I returned from Sri Lanka last month. At the Galle Literary Festival I was asked to speak to reporters about the relationship of the festival to Sri Lankan readers and writers abroad. Here are my remarks:
Words For a Press Conference, Galle, January 2008
At times I have trouble in the diaspora. I don’t know all the rules. There are so many groups gathered in the world’s cities. Do we share the same mother? Have we been weaned to long for the same distant father? I have been asked to reflect on the possibilities that this festival engenders for Sri Lankan readers and writers throughout the world. I remember sitting in my office at the Embassy in Abidjan one morning in 1998 when I got a call from the front desk. A countryman had come to visit. Out of the blue. He invited me to his flat in Treichville. On the wall I saw the blue sea off Trincomalee and the curries were finely spiced, lentiled and mutton hot. The young men in that flat arrived via the Middle East; had stowed away on ships bound for the remote West African coast where another Tamil representing the United States had come to rest.
How to make sense of these multiple loyalties, carrying cards from birthplace, landing status in one of the Schengen countries, the euro? How about—in dancing with locals-- forgetting slowly that jarring speech, treacle and curd, called the mother tongue?
But we are here to celebrate a different mother. Yes, we are children of many diverse parents. This particular long haired beauty rode a white horse stark naked into my dreamery. Godiva, Mary Queen of Scotts, Twiggy. But the sexual is only a partial answer to the pleasures of exile, the adoption of the new tongue. Certainly, for many of us it has been a very old tongue, passed down from missionary teachers through generations, or whipped up by a dedicated colonial servant. But the language has been made Ceylonese, jellied up in a Christmas cake or a bruda, pickled by Malays. I put my poems in the dickey the other day along with my sarong. But I forget. I need to return to the island to stock up on the Sri Lankan English language.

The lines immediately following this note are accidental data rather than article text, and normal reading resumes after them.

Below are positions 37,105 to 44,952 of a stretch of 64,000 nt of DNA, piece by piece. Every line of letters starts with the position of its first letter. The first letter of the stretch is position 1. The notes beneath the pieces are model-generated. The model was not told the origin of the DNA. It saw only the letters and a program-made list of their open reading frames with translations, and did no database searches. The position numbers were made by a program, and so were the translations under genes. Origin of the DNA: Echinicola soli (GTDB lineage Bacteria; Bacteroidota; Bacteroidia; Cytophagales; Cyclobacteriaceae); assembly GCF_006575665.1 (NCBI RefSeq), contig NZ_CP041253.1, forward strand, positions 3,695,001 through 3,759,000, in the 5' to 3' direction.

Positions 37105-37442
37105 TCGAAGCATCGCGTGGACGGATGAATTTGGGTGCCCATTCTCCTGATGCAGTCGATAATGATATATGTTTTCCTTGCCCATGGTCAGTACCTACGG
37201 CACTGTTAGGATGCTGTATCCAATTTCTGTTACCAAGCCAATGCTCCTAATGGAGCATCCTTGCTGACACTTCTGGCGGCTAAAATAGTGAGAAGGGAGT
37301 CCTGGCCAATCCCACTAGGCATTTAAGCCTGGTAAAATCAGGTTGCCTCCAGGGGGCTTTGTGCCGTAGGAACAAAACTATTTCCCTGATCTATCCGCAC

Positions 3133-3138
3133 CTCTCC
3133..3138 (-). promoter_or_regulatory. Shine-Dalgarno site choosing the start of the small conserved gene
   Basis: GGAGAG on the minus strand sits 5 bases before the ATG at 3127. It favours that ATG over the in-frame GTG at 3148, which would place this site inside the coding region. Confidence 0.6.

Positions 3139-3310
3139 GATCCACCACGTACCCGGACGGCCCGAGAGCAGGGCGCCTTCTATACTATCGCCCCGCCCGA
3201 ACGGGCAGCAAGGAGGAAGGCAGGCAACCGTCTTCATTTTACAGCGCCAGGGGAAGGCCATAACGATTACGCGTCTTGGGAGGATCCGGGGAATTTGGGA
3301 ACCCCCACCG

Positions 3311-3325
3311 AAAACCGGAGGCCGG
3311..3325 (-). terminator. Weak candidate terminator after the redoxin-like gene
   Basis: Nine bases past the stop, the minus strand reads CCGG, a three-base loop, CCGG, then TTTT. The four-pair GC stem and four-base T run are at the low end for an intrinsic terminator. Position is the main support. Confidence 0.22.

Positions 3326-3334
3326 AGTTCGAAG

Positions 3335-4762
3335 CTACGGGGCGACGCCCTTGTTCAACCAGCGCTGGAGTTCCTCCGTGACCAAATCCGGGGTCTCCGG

So this festival can encourage the return of the island’s diasporas, to have them come back for cutlets and tea, to walk upon Galle Face Green, to visit the bird sanctuaries and climb Adam’s Peak.
But then how to fend off the accusation of being a tourist, a visitor in one’s own country? I wish rather that we would be made to feel at home, our Sri Lankan roots honored with national identity cards, recognition that even living abroad we are welcome and continue to be citizens of this island.
Another ideal I wish to pursue is the notion of the Garden of Eden, paradise on earth. In 1948 we numbered 8 million; we have doubled that and continue on the way up—around 20 million according to Wikipedia. At the same time, we cull our elephants, shoot monkeys, scissor thalagoyas, and keep cobras at bay. We grow our own ecologists, and persevere in trying to keep some of the other species alive, but we cede our tropical hard woods to the top bidder. There is of course a defensible logic to development, the need to feed and clothe and prosper. Yet, in this conference dedicated also to reflection on the climate, let us think about Sri Lankans abroad and how we can help in the preservation struggle, contribute a bit of Sri Lankan sun vision to the ecological challenges of our host countries.
So many words….we will hear a lot these days. Not enough I say, not enough colored by the particular variant of English modified on a tear of the Indian Ocean-- this Ceylon, this Sri Lanka we love and want to see at peace with itself. Let us work to make that peace. Let us remove from the stage the possessed beast whirling and whirring in a fevered dance trying to find and eat its own tail. Let us make commerce with metaphors, and let us talk sense, and over drinks, nonsense.
-- c) 2008 Indran Amirthanayagam